Today is John Cena’s 37th birthday. Let’s celebrate with a belabored Power Rangers analogy.
You probably hate John Cena, right? For the sake of argument, I’m just going to assume you have generally antagonistic, or at least deeply ambivalent, feelings about Cena. More specifically, you have a grudging respect for his absurd work ethic and selfless charity appearances, but you’re tired of him beating everyone and dumbly flashing the “OK” hand signal in the face of anything resembling a threat. This is a cool and popular and accurate opinion to have, but it doesn’t really convey the true breadth of Cena’s awfulness. As a recurring character on a wrestling show, John Cena isn’t just bad; he’s fundamentally broken. He has no reason to be here, nothing new to contribute. He has exactly one story to tell, and only one way to tell it.
Cena has long been regarded as explicitly kid-friendly or disproportionately popular among children. This is a gross understatement. John Cena, viewed purely in terms of booking and character arcs, is palatable solely to unsophisticated brains. Only children could love this guy, because every Cena story arc is perfectly identical to the one that preceded it. Kids love repetition, adults loathe it. When you subject yourself to a Cena storyline, you become the reluctant parent dragged to an obnoxious animated film by your doting daughter or son. Every so often the writers throw you a bone (in this case, Cena’s forays into self-aware meta-humor), but for the most part you’re given nothing but loud jokes and louder colors. There’s a shadow of a plot, but there’s never any real sense of danger for the jive-talking gorilla or whatever. He just pounds his chest and crushes everything.
Older wrestling fans might counter with the argument that wrestling has always been this way, minus the total absence of conflict. This is probably true; old-school pro wrestling featured predominantly linear plot lines, wherein the valiant hero would be dealt a single grievous injustice and a series of smaller injustices until he exacted his revenge. Thing is, WWE doesn’t play that way anymore.
Through a combination of outsized ambition and latent condescension toward its own fans, the WWE creative team has made a habit of leaving behind more dangling plot threads than you’d find on a Wal-Mart afghan. Midcard feuds cease and resume without explanation; heels commit heinous acts and cruise obliviously onward to new opponents before they’ve met their comeuppance; Alberto Del Rio and Big E keep wrestling each other for no identifiable reason. Traditional wrestling storylines face obsolescence in an increasingly convoluted web of half-hearted backstabbings and sudden fits of amnesia. Things just happen, suddenly and without warning. For years I viewed Creative’s capriciousness as a mark of ineptitude or at least indecision, but now I’m starting to see it as a deliberate storytelling choice. Old-school wrestling worked in the territorial days because the characters were in flux even when the storylines weren’t. You only ever saw one story, but you saw it with different faces and voices. In WWE, the characters rarely change or evolve, so a different variable has to be tweaked instead.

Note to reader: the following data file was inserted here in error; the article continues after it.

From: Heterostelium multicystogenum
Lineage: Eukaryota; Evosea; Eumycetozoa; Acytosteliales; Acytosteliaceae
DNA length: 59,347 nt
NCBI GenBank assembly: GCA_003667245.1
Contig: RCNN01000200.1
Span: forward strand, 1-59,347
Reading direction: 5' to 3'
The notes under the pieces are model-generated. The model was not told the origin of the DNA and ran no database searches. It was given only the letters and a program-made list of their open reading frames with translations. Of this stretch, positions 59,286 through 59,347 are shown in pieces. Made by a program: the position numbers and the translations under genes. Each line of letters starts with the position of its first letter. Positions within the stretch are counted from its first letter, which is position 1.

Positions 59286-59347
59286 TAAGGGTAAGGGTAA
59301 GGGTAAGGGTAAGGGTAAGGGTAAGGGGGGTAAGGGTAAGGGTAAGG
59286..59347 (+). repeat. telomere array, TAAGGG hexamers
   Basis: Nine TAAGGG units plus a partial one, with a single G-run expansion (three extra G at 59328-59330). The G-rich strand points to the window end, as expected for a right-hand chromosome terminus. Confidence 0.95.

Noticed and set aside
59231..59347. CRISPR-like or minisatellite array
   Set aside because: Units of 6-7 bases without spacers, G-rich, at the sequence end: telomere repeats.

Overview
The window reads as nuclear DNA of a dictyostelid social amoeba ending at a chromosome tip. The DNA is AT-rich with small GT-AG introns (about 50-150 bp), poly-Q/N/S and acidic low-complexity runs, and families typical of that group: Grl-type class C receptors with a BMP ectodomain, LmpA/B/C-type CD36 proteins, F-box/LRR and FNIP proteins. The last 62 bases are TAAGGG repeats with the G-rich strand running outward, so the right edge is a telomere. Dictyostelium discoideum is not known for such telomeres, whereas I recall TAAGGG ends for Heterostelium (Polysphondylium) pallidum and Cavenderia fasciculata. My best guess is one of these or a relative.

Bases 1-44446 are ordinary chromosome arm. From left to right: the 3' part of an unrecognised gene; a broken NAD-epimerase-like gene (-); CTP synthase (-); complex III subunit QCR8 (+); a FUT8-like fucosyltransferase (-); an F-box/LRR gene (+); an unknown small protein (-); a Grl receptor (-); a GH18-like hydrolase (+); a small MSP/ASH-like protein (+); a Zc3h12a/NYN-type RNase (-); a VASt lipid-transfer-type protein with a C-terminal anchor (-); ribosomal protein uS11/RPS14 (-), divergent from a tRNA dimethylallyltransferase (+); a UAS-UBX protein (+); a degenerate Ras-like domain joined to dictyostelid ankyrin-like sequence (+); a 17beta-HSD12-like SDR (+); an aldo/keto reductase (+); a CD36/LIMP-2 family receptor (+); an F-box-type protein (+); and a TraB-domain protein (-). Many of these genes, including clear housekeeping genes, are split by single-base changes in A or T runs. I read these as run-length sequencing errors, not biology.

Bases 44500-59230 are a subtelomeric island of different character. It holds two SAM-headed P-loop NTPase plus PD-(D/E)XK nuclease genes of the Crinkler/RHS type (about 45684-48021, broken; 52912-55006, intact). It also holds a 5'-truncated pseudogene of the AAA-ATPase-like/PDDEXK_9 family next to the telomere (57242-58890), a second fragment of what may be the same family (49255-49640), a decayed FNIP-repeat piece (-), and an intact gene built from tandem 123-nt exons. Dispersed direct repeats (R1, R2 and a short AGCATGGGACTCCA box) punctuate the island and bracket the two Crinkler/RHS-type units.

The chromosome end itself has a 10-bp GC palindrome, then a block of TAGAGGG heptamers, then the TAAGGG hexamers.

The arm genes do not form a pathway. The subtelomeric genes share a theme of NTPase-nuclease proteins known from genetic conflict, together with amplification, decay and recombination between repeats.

By contrast, John Cena is the most old-school wrestler in the world. Every Cena storyline hits exactly three beats: 1) Cena does something awesome; 2) Cena is (mildly) assaulted by one to eight individuals; and 3) Cena stuffs these individuals into a metaphorical OVW crate so he can resume being awesome. No variation, no surprise. It’s the same thing every season, doused in a different shade of garish neon paint. Which brings me to the strained analogy I promised at the top of the page.
John Cena is the Power Rangers of wrestling. There’s no other way to put it. The story never deviates, the villains show up just to get their asses kicked, and any season-to-season changes are strictly superficial. Every six months or so, Cena replaces his Dino Thunder shirt with a Ninja Storm shirt, or his Time Patrol jorts with some snazzy Ultraforce camo shorts, but all the group-thunk slogans and color swaps are a smokescreen to distract us from the awful truth: John Cena is a children’s character, by the children, of the children, and for the children. This would be perfectly fine if WWE wrestling was clearly and unambiguously marketed as children’s entertainment. It’s not.
What we end up with is an intermittently smart, unexpectedly subversive pro wrestling product with a renewed emphasis on appealing to intelligent sports and/or entertainment fans… and then in a flash there’s this unflappable smirking asshole lit up like a Heineken sign, showing off Fark-grade Photoshops of bearded men’s heads on other people’s bodies. It just doesn’t mesh. Give John Cena his own show, turn him heel, or at least make him a babyface who bleeds. (Seriously, can you imagine Cena getting eviscerated as regularly as Daniel Bryan? Enough of that and maybe he could get away with winning all the time.)
John Cena is the PG era in a microcosm. He doesn’t suck because he’s bloodless and tame, although those things certainly don’t help. He sucks because he has risen above storytelling itself. John Cena in 2014 is not a character or even an abstraction. He’s an inspirational poster clandestinely mounted on the wall of every rational wrestling fan, serving no purpose save to remind us that failure and surrender are unacceptable. But we’re too old for that shit now.
Still, that doesn’t mean we won’t think of John Cena as the coolest thing ever in twenty years. Nostalgia works in mysterious ways. Just look at all these grown-ass Power Rangers fans.